U.S. Secretary of Health & Human Services Sylvia Burwell’s Plenary Remarks at World Health Assembly

HHS-Burwell
Secretary of Health & Human Services Sylvia Burwell

WHA Plenary Remarks by 
Sylvia Mathews Burwell, Secretary of Health & Human Services (HHS)

United Nations Geneva,
May 18, 2015

 

Introduction 

Mr. Chairman, fellow health ministers, distinguished leaders, and Director-General Margaret Chan.  Our nations gather here in recognition of our solidarity. For all of our national health challenges, we know that our world is too small to operate in isolation.

Health threats don’t recognize borders. As we strengthen the health of our own nations, we must also recognize our need for global solutions.

Ebola

We saw the importance of our partnerships as we worked together to respond to the Ebola crisis.

I believe everyone in this room wishes the world could have responded more quickly. Ultimately, however, the affected nations and our global community came together to build an effective response.

We’ve not yet reached the important “zero” mark, and we must stay diligent in our efforts, but we’ve come a very long way. Now is the time to recommit to these critical efforts until Sierra Leone and Guinea are Ebola-free.

In that work, we saw the importance of the World Health Organization. We learned many lessons from this outbreak and we know this organization can and must be strengthened.

We need a coordinating body for our global health community, and we are committed to working with WHO to help it best serve its mandate to fill that leadership role.

I am proud of the ambitious reform agenda that came out of the January Executive Board meeting and look forward to seeing it make an impact for the health and safety of the world’s people.

Many countries, organizations and individuals joined the Ebola fight, and we are grateful for their work. I’d like to especially express appreciation for the health care workers on the front lines. One of them, Kent Brantly, is here with me today.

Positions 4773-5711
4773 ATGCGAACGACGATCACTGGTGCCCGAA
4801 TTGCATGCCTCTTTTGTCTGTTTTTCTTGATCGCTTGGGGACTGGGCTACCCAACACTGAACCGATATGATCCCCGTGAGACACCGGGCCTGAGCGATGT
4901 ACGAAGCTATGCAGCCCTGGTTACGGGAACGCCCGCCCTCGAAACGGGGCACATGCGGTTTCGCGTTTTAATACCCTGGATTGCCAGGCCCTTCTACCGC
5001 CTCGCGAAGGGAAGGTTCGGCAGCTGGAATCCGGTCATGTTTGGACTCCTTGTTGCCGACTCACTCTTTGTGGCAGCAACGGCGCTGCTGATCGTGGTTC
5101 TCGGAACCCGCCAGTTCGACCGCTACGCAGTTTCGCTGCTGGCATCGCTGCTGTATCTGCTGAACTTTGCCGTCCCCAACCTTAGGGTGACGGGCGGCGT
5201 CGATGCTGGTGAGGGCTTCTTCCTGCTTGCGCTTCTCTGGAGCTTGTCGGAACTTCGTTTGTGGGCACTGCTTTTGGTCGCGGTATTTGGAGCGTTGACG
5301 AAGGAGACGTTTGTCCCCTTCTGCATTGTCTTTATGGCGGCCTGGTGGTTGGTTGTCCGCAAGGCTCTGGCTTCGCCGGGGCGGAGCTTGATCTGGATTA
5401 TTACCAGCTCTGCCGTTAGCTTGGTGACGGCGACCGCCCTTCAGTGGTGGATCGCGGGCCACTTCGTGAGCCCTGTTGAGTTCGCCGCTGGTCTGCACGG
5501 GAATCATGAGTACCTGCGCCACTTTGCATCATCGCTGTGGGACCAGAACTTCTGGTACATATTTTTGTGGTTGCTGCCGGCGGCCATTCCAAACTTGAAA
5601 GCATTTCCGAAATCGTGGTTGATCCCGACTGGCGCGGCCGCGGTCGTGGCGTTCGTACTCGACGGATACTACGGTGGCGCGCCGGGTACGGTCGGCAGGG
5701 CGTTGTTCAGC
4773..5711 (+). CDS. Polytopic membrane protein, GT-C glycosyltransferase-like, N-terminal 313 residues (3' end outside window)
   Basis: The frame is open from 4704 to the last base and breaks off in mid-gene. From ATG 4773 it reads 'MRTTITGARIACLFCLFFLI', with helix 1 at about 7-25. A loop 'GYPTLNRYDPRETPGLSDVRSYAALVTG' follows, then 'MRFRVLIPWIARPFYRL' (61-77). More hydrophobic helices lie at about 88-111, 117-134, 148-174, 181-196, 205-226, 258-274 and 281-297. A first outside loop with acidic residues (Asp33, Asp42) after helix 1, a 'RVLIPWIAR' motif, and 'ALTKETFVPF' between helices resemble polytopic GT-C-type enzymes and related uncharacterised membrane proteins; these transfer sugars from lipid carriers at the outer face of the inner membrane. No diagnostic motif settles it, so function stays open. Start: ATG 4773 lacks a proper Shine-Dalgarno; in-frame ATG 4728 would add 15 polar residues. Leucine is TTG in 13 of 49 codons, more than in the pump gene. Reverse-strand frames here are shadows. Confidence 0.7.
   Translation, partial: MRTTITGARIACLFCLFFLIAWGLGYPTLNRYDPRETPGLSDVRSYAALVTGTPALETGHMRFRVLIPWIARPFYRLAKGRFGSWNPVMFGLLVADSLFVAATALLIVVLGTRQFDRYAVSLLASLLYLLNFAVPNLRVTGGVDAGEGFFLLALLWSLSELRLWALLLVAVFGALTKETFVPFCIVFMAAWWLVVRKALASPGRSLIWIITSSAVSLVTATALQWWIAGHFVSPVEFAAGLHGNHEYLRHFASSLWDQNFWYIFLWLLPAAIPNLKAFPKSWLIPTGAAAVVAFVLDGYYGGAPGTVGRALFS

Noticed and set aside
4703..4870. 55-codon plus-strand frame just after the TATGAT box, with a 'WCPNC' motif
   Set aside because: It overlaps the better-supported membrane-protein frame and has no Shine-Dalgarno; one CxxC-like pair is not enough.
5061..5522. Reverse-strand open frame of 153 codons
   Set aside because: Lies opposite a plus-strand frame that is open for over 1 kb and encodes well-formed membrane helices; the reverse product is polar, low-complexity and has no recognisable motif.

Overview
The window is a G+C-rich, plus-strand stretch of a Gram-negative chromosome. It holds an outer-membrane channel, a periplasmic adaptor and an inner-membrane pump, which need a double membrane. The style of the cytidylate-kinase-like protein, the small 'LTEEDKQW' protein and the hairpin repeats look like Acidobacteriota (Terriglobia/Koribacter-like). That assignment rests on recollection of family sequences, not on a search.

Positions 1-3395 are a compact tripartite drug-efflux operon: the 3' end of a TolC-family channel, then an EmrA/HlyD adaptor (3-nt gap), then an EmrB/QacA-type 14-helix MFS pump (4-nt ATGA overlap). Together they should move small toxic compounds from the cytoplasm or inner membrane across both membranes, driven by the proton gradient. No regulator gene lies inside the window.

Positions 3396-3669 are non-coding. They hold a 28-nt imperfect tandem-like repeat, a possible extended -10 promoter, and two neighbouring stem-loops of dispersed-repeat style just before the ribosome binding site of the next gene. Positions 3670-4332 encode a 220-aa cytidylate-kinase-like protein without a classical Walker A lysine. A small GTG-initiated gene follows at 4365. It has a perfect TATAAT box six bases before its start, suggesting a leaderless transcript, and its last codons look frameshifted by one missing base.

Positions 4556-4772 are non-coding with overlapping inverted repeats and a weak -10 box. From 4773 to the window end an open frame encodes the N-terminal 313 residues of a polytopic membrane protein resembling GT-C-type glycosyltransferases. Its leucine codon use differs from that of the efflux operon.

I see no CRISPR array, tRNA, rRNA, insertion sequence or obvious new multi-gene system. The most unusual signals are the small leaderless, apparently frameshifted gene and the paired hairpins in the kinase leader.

They risked their lives to help their neighbors—no matter where they called home—and far too many were lost. We can’t give back what was taken from their families, but we can commit to build on their efforts.

And we know that the next health threat may not be far away.

Antibiotic-resistant Bacteria 

The rise of antibiotic-resistant bacteria, for example, tests our ability to fight diseases we once considered easily treatable. And beyond our health, antibiotic resistance threatens our livestock, agriculture, and economy as well.

The WHO’s Global Action Plan on AMR is an important first step, and we applaud the pending resolution and worldwide efforts to address this issue.

In the U.S. we have put together a National Action Plan for Combating Antibiotic-Resistant Bacteria to make sure we are creating an aggressive strategy, forging the necessary partnerships, and building the strong teams needed to win this fight.

And on June 2nd, the White House is bringing together private sector partners in both animal and human health for a Forum on Antibiotic Stewardship.

Moving Forward Together 

Whether it’s a new outbreak of Ebola, or a new strain of antibiotic-resistant bacteria…the ongoing priority to fight AIDS…or our remaining struggle to conquer polio, each nation must be ready to act and have the infrastructure that makes action possible.

We strongly endorse a commitment during this Assembly to support West and Central African and other at-risk states to achieve full implementation of the IHR by 2019.

To that end, the United States has joined with more than 40 countries and regional groups, including the European Union and the African Union, as well as WHO, OIE, and FAO, to launch a collective Global Health Security Agenda. Our aim is to see that every nation on earth has the ability to prevent, detect, and respond to infectious disease threats and comply with the International Health Regulations.

With guidance from WHO, and by working with other sectors, we have a better shot at realizing our goals.

But we know that governments can’t do this alone. Engaging with non-governmental organizations, foundations and the private sector is just as important.

The United States is committed to improving our own health system to better serve our people—work that has begun in earnest with the Affordable Care Act and other efforts to create a better, smarter, health care system. And at this Assembly, we are committed to working together to support our shared goal of creating a healthier world that is ready to meet any challenge.

Together, we can realize the mission of the WHO: to empower all peoples in the attainment of the highest standard of health.

Thank you.